Scientists Sound the Alarm over Spread of Drug-Resistant Fungus
The fungus has infected 587 people in the U.S. so far
A decade after being discovered in Tokyo, a type of fungus that is resistant to multiple drugs is spreading globally, including here in the United States. Scientists don’t know how the “yeast that acts like a bacteria” arrived on America’s shores, but they do know two things: The infection can be fatal, and the fungus is a sign of greater problems to come. 
Surprise: We’re NOT Talking About Antibiotic Resistance
Now, when you think of drug resistance, you might immediately think of antibiotics. But even antifungal medications are failing, researchers have been finding. And this particular fungus, Candida auris, has been making doctors and scientists very nervous.
Many people already have Candida in their bloodstream. The run-of-the-mill version of the fungus is responsible for thrush on the tongue and vaginal yeast infections. Under normal circumstances, Candida is relatively easy to get rid of and causes little harm – mostly discomfort. Regular Candida is also not known for spreading in hospitals and other personal care settings, but C. auris is the exception to the rule.
The U.S. Centers for Disease Control and Prevention (CDC) says that C. auris can spread throughout healthcare facilities by lingering on surfaces and medical equipment, and it can be passed from person to person.
Send the Samples to the CDC!
When samples of the fungus are sent to the CDC, they are often found to be resistant to 1 or 2 antifungal drugs. However, it can become resistant to another drug while a patient is being treated.
Dr. Tom Chiller, chief of the CDC’s Mycotic Diseases Branch, explained:
“When it becomes resistant, it stays resistant. We’ve seen it become resistant to all three classes of antifungals, making it a superbug, making it really untreatable because there is no drug that kills it.”
As of February 28, 587 clinical cases of C. auris had been confirmed in the United States, according to the CDC, most of them in New York, Illinois, and New Jersey.
The majority of those affected by C. auris are chronically-ill people who acquired the fungus in long-term care facilities, Dr. Susan Bleasdale, director of infection control and antimicrobial stewardship at the University of Illinois Hospital and Clinics, said.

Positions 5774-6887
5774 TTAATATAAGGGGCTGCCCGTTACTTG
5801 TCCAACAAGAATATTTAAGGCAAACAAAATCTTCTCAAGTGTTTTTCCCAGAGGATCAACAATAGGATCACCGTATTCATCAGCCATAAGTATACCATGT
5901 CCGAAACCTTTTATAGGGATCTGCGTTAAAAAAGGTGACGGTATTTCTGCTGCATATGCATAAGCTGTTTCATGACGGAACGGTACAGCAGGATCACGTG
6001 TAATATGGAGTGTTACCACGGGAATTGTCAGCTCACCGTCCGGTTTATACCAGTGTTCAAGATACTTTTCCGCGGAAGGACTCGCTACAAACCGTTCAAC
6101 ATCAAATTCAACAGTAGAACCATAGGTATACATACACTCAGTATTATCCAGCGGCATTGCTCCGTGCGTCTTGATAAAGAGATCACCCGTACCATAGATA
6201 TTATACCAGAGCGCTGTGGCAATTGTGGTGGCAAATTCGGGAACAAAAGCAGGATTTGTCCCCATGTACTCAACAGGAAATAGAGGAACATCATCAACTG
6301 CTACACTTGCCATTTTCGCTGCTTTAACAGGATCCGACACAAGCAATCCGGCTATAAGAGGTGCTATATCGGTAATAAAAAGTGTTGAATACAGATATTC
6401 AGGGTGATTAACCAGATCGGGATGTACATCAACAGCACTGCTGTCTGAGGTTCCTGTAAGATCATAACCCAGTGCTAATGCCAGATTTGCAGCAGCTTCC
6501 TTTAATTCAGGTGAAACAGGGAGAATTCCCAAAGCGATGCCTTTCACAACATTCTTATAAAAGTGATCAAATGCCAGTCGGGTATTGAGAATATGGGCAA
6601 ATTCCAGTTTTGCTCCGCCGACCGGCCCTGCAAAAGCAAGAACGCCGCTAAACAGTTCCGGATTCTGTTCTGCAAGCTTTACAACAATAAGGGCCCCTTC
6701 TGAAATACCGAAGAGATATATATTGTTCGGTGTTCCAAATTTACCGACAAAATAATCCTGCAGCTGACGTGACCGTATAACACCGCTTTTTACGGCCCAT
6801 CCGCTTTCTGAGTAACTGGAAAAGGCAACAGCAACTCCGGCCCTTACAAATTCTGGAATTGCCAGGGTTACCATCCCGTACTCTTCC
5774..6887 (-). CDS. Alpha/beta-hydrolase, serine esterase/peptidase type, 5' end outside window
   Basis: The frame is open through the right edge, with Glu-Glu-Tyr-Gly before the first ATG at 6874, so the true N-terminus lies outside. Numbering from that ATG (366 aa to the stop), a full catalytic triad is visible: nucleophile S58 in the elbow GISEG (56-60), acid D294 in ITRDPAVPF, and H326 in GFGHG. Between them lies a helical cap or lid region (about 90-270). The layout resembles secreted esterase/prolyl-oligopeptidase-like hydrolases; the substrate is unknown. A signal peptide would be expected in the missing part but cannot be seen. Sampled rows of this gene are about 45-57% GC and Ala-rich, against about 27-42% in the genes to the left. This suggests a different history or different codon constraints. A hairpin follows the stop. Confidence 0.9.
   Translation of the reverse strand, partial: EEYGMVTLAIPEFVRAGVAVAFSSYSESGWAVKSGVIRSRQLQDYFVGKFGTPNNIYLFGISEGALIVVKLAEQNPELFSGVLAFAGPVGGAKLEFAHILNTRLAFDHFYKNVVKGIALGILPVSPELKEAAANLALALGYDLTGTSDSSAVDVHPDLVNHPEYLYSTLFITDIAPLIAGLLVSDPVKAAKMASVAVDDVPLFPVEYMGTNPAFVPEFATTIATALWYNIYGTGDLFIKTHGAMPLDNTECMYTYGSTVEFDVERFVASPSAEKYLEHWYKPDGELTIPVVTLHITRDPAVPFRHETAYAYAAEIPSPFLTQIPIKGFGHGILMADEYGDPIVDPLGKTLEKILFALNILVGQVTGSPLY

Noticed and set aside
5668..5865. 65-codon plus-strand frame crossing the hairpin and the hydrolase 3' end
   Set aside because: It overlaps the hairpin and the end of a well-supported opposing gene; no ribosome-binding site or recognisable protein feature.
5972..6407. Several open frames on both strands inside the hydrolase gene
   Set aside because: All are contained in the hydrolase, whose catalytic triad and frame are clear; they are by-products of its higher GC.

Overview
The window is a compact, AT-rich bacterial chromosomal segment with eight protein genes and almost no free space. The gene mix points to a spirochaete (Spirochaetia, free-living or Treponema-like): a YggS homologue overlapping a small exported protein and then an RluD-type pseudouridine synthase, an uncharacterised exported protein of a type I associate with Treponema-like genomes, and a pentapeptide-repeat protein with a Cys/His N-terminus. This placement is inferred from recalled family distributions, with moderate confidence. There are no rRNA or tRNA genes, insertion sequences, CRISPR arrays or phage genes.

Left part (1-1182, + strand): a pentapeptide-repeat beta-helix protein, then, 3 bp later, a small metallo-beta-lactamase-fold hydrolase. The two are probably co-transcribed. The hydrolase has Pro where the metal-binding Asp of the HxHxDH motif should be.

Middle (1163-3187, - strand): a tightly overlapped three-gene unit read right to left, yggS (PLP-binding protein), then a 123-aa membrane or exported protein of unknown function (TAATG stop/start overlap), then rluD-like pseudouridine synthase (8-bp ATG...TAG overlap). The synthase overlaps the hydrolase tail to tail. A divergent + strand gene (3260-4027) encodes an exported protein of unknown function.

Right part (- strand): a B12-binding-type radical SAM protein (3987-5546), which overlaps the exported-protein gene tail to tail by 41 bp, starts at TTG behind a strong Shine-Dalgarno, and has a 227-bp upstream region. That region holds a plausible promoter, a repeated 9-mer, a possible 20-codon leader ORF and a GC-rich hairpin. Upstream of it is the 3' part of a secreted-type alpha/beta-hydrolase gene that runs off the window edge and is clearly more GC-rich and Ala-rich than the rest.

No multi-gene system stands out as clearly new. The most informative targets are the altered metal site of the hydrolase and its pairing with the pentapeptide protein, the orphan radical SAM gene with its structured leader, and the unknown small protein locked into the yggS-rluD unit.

So far, most of the cases Bleasdale has seen were able to be treated with common antifungals. However, she emphasized that the presence of C. auris is further proof that antifungals and antibiotics must be used more judiciously.
“It’s not about using less antibiotics. It’s about using the right antibiotic for the right diagnosis and for the right duration of time.”
Superbugs are a Real Problem
Currently, 2 million people are afflicted with superbugs each year in the U.S., and at least 23,000 of those infections prove fatal. Globally, superbugs strike 700,000 people. But that number could spike to as many as 10 million per year by 2050 if more is not done to tamp down on the problem.
“We live in a world covered by antibiotics. We really need to be thinking hard about how we use those drugs.”
C. Auris Fast Facts
- C. auris can cause infections in the ears, the bloodstream, and in wounds, among other places in the body. 
- While the estimate is based on a small number of cases, some 30% to 60% of people infected with C. auris have died.
- People with weakened immune systems are the most susceptible to Candida auris, particularly if they were exposed to the fungus in long-term healthcare settings. Diabetes, previous surgery, and exposure to multiple antibiotics and antifungals also increase a person’s risk.
- New antifungal drugs are currently being tested and show promise in killing C. auris.
Mike is the co-founder, editor, and researcher behind Natural Society. Studying the work of top natural health activists, and writing special reports for top 10 alternative health websites, Mike has written hundreds of articles and pages on how to obtain optimum wellness through natural health.